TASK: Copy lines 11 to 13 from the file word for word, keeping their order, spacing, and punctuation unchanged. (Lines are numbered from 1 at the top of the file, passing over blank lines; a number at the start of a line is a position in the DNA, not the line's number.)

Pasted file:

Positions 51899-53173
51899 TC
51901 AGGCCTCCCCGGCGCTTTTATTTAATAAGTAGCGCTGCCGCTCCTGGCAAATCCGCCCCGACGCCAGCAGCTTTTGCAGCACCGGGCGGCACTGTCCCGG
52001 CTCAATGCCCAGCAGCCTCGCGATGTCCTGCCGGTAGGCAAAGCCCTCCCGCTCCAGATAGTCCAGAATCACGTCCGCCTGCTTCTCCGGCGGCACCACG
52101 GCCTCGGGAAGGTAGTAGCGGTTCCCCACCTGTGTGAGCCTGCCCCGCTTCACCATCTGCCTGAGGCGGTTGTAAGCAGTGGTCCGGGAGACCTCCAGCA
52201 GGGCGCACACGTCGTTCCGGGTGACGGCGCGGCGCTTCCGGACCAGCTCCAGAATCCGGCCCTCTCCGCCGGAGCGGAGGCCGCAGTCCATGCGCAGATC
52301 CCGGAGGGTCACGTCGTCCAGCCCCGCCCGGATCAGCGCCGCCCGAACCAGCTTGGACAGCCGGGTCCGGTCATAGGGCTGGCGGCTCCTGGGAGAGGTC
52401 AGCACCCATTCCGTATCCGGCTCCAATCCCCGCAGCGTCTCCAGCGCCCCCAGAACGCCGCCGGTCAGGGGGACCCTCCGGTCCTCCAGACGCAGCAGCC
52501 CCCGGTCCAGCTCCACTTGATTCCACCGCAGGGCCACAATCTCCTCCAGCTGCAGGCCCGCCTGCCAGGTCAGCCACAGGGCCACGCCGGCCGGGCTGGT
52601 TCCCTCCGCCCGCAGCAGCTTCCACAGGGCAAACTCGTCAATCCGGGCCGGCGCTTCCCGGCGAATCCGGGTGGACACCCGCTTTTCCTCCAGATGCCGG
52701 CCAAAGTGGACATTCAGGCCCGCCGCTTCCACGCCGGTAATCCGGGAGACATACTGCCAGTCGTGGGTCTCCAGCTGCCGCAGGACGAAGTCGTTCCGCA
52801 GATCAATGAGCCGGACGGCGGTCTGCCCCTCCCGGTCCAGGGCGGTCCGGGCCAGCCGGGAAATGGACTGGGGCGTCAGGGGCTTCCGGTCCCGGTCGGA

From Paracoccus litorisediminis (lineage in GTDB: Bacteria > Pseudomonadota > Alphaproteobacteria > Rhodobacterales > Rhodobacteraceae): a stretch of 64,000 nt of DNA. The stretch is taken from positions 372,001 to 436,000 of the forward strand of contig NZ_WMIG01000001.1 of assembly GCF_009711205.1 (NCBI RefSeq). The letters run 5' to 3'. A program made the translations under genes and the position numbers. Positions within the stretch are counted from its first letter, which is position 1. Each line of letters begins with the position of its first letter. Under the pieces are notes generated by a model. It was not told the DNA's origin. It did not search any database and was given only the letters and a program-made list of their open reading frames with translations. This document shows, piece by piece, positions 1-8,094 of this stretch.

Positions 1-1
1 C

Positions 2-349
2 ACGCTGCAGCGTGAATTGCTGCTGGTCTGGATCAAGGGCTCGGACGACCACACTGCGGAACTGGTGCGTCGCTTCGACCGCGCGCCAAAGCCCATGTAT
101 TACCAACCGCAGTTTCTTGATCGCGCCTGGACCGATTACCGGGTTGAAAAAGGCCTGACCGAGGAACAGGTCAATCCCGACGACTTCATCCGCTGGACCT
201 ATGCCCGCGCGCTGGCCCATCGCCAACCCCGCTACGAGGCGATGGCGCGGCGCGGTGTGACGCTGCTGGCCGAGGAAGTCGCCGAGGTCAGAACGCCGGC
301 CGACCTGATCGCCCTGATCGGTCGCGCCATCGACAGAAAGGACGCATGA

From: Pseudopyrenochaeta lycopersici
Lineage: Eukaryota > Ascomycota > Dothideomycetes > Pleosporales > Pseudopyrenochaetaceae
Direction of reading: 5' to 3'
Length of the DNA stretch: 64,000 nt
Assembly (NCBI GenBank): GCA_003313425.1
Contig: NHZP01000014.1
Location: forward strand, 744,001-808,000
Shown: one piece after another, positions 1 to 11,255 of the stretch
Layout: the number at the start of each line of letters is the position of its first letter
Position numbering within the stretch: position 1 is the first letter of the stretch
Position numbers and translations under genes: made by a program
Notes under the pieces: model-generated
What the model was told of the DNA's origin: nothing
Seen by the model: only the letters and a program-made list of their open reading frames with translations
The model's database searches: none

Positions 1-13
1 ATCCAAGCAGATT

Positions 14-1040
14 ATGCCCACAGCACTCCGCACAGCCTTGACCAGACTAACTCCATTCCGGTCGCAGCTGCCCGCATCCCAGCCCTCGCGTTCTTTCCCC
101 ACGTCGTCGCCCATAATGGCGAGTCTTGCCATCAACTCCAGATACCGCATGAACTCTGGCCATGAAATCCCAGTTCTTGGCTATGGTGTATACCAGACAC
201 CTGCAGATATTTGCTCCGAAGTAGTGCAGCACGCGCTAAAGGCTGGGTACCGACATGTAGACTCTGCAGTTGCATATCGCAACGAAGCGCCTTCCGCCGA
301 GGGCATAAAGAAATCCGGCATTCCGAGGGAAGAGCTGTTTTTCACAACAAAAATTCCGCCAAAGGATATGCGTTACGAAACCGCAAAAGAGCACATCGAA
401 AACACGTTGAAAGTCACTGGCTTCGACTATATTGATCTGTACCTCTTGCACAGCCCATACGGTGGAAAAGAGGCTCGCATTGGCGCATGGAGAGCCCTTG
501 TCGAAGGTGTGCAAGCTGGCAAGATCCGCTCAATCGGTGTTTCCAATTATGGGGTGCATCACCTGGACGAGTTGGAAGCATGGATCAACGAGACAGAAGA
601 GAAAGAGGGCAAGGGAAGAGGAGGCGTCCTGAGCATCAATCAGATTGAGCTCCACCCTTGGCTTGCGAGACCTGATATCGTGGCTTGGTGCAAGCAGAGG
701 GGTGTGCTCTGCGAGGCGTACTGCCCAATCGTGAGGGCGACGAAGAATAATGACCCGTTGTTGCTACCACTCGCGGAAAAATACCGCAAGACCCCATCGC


52701 CCAAAGTGGACATTCAGGCCCGCCGCTTCCACGCCGGTAATCCGGGAGACATACTGCCAGTCGTGGGTCTCCAGCTGCCGCAGGACGAAGTCGTTCCGCA
52801 GATCAATGAGCCGGACGGCGGTCTGCCCCTCCCGGTCCAGGGCGGTCCGGGCCAGCCGGGAAATGGACTGGGGCGTCAGGGGCTTCCGGTCCCGGTCGGA

From Paracoccus litorisediminis (lineage in GTDB: Bacteria > Pseudomonadota > Alphaproteobacteria > Rhodobacterales > Rhodobacteraceae): a stretch of 64,000 nt of DNA. The stretch is taken from positions 372,001 to 436,000 of the forward strand of contig NZ_WMIG01000001.1 of assembly GCF_009711205.1 (NCBI RefSeq). The letters run 5' to 3'. A program made the translations under genes and the position numbers. Positions within the stretch are counted from its first letter, which is position 1. Each line of letters begins with the position of its first letter. Under the pieces are notes generated by a model. It was not told the DNA's origin. It did not search any database and was given only the letters and a program-made list of their open reading frames with translations. This document shows, piece by piece, positions 1-8,094 of this stretch.